How to Fix Code 29 Errors

If a restart doesn't fix it, try the System Restore tool or a driver update

The code 29 error is one of several Device Manager error codes. It will almost always display in the following way:

This device is disabled because the firmware of the device did not give it the required resources. (Code 29)
device manager error code 29

Device Manager error codes are exclusive to Device Manager. If you see a "code 29" error elsewhere in Windows, chances are it needs to be troubleshooted as a system error code. Others might be related to an iTunes device restore issue.

What Causes Code 29 Errors?

If you get this error message while trying to use a hardware device, it means the hardware is disabled. In other words, Windows sees that the device exists, but the hardware itself is essentially turned off.

The code 29 error could apply to any hardware device; however, most appear on video cardssound cards, and other devices that are integrated onto the motherboard. Details on Device Manager error codes are available in the Device Status area in the device's properties.

Device Status Window in the Windows Device Manager

How to Fix a Code 29 Error

Try these steps in order until the error is resolved.

Instructions in this article apply to all Microsoft operating systems, including Windows 11, Windows 10Windows 8Windows 7Windows Vista, and Windows XP.

  1. Restart your computer. The error code might be caused by a temporary problem with the hardware that a simple reboot could fix.

  2. Use System Restore to undo recent system changes. If you think a change made to important system files is the cause for the error, System Restore can undo it.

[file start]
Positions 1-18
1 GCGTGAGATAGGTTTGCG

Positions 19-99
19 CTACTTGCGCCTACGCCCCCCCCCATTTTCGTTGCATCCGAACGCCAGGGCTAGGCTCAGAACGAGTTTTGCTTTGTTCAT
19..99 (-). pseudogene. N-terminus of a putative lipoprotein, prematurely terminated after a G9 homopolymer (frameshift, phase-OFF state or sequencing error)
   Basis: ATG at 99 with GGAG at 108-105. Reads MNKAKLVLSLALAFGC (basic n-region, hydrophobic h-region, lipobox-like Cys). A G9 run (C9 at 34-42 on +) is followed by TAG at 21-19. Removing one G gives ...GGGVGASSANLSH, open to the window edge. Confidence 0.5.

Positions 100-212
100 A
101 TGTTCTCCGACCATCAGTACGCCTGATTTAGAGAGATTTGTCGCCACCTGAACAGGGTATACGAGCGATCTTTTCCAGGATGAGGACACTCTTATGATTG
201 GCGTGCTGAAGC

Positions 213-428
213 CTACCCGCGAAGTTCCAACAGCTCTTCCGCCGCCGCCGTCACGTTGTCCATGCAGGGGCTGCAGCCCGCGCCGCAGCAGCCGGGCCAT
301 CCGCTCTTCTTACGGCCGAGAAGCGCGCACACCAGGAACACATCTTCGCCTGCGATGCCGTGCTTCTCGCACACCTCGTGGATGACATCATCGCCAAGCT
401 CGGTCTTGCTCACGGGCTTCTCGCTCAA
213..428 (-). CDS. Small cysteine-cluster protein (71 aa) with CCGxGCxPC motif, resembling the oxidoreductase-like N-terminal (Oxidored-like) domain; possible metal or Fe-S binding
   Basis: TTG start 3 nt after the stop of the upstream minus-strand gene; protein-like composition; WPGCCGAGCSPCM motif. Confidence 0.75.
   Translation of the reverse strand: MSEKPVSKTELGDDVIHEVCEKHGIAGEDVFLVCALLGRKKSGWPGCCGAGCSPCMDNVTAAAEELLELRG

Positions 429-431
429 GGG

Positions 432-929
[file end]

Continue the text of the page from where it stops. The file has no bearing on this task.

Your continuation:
System Restore option in the Windows System Properties menu
  3. Update drivers for hardware devices that might be related to the code 29 error. For example, if you see the error when you play a 3D video game, try updating the drivers for your video card.

    Update hardware drivers in the Device Manager
  4. Roll back your drivers. If the code 29 error started appearing after you updated a particular hardware device, rolling back its driver will revert to a version that (hopefully) won't cause the same problem.

    Roll Back Driver option in Windows Device Manager
  5. Reinstall the device drivers. Properly reinstalling a driver is not the same as updating one. A full reinstall involves completely removing the currently installed driver and then letting Windows install it again from scratch.

  6. Enable the hardware device in your system BIOS. For example, if the code 29 error is appearing on a sound or audio device, enter BIOS and enable the integrated sound feature on the motherboard.

    Some cards or motherboard features may have physical jumpers or DIP switches that need to be enabled to work properly.

  7. Clear the CMOS if you think a BIOS misconfiguration could be the reason that a piece of hardware is disabled or not able to supply resources. This will return the BIOS to their default factory settings.

    If that doesn't work, consider replacing the CMOS battery.

  8. Reinstall the hardware by removing all associated drivers and software, then reinstall or reconfigure the device.

  9. Reset the expansion card if the device isn't integrated into the motherboard. Improperly seated hardware might be recognized by Windows, but won't work properly.

  10. Replace your hardware. If the hardware device is still unresponsive, replace it yourself, or take your PC to a professional computer repair service.

  11. Repair Windows to restore all Windows files to their working versions.

    Startup Repair in the Windows Advanced Options menu
  12. Perform a clean installation of Windows. Only do this as a last resort, because it will start you with a fresh copy of the operating system (i.e., it will delete everything you have).

    Windows Installation Screen
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